Google and All Star Code: Planting the Right Seeds for Future Diversity?

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August 2, 2015; PBS NewsHour, “The Rundown”

Last spring, a number of the bigger tech companies turned their attention toward the lack of racial and gender diversity in their organizations. Twitter, Apple, and Facebook each released breakdowns of the ethnic and gender balance of their respective workforces and made pledges to support efforts to improve the situation. On Friday, PBS NewsHour Weekend covered a partnership between online juggernaut Google and All Star Code, a New York nonprofit that connects young men of color with mentors while providing intensive training in programming and computer science as well as industry exposure.

Christina Lewis Halpern founded All Star Code in 2014 as something of a response to organizations like Girls Who Code, noting that there were several groups dedicated to getting young women involved in STEM fields but nothing comparable for boys of color. This year, All Star Code received almost 240 applications to fill its forty slots. Most applicants are black or Latino students at New York City public high schools; 70 percent are from low-income families.

The goal is to offer an environment where students from marginalized backgrounds can feel comfortable stretching themselves technically and academically, taking advantage of a mentored opportunity to really learn the craft.

Marcus Mitchell, senior engineering director at Google and adviser to All Star Code, says that throughout his career in technology, he has learned and worked in environments with little representation of Hispanics and blacks. For Mitchell, the solution comes from acknowledging the problem openly so that a conversation can be had and creating a different set of pipelines that lead to a different workplace. “To me, the driving interest is in getting more, digging deeper into the talent pool that’s out there. For groups that are underrepresented in technology, I view those groups as places where I can find more talent that’s not being used.”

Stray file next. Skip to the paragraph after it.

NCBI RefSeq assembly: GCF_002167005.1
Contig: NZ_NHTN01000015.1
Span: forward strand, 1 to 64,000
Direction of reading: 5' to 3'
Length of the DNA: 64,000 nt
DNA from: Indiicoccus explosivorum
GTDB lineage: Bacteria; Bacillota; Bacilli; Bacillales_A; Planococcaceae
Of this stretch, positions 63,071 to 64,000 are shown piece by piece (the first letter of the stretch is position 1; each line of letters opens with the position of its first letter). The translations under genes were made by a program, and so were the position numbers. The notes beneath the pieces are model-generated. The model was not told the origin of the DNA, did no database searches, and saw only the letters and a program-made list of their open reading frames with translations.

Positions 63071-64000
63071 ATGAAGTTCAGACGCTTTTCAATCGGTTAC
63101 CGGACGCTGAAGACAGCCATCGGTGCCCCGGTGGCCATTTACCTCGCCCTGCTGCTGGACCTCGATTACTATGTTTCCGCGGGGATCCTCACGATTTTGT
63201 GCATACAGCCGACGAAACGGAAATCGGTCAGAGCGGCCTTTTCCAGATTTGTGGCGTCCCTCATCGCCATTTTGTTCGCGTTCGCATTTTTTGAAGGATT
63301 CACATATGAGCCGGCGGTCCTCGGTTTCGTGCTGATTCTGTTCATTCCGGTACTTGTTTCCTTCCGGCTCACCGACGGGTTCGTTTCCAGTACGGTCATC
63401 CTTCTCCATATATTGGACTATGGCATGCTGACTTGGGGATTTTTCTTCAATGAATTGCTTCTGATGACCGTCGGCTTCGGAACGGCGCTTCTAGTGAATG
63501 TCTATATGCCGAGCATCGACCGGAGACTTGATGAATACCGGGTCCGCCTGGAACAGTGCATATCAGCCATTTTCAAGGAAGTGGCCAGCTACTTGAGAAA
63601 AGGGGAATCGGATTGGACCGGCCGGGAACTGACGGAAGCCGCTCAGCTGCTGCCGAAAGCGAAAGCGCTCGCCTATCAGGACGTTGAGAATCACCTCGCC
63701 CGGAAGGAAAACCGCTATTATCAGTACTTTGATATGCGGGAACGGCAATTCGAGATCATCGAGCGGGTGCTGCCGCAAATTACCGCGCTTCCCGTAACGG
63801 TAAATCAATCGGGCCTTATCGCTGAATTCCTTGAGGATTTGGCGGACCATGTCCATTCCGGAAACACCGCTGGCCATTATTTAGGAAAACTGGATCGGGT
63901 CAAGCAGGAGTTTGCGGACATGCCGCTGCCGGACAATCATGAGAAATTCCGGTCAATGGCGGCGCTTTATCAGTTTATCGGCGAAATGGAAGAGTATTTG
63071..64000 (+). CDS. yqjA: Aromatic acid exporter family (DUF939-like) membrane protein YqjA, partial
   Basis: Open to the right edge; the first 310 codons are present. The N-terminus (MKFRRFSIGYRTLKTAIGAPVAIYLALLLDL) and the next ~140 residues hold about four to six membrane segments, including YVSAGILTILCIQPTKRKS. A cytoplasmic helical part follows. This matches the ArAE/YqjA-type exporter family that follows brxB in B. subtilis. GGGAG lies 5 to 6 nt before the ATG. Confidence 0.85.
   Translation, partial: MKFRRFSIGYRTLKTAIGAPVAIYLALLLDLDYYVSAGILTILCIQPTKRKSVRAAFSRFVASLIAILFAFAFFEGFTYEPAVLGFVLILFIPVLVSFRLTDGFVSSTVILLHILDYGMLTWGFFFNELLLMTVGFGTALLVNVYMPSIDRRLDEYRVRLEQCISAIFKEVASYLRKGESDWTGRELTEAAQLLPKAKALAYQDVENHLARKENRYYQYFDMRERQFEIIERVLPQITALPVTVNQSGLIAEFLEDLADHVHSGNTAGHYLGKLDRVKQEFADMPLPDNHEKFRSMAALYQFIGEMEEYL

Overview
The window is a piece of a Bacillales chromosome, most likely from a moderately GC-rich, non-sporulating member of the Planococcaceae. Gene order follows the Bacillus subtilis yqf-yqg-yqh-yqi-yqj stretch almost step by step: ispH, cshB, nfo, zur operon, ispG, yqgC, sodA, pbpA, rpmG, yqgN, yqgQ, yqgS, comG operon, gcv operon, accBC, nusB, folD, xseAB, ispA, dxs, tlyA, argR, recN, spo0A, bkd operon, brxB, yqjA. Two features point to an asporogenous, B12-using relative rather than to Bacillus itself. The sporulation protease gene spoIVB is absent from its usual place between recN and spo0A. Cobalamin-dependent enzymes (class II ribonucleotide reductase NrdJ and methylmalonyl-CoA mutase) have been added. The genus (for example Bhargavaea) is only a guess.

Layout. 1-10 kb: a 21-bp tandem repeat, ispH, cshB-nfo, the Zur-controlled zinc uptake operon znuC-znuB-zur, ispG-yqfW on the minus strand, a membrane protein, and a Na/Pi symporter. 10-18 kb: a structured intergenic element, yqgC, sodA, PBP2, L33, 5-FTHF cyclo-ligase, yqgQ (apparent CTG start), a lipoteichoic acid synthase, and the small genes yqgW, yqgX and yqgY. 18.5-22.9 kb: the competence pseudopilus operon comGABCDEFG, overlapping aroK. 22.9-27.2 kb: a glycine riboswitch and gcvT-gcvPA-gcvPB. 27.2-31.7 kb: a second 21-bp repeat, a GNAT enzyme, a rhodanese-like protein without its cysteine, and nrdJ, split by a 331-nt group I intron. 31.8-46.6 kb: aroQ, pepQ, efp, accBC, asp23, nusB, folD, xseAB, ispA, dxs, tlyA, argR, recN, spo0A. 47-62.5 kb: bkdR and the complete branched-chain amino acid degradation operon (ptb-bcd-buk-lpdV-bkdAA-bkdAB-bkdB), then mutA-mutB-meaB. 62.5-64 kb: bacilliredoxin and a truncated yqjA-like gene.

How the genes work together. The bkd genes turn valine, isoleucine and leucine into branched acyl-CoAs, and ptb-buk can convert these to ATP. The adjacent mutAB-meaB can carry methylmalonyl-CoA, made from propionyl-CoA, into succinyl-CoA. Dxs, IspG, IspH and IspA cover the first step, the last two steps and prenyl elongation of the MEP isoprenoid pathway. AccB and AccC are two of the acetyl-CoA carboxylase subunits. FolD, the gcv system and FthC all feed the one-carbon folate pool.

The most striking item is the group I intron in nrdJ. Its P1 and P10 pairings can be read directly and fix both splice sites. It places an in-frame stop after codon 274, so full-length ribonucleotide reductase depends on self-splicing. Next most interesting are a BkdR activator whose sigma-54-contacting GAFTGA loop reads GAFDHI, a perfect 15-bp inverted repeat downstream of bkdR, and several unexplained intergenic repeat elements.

It’s more than that, though:

“There’s also questions of how you retain folks in the workplace, how you make sure that you have a fair and inclusive workplace, so that people feel comfortable. Some of the kinds of work on looking at high performing teams at Google has shown that one of the number one characteristics of a high performing team is that the team members feel comfortable and safe, and they’re able to trust the people around them. They’re able to feel like they can be themselves.

“And so that’s something that really benefits everybody when you can create an environment like that. So it’s not just a pipeline problem, although increasing the size of the pipeline is an important part of what we need to do.”

Mitchell believes it is important to engage the current workforce in helping to change the face of the workforce in tech. “There are many people at Google—of all races, gender, background—who are really interested in contributing their time and working with the different groups. So that’s probably one of the most powerful things that Google and other companies can do—be encouraging of your employee base to follow their own instincts and passions in helping in these areas.”—Jason Schneiderman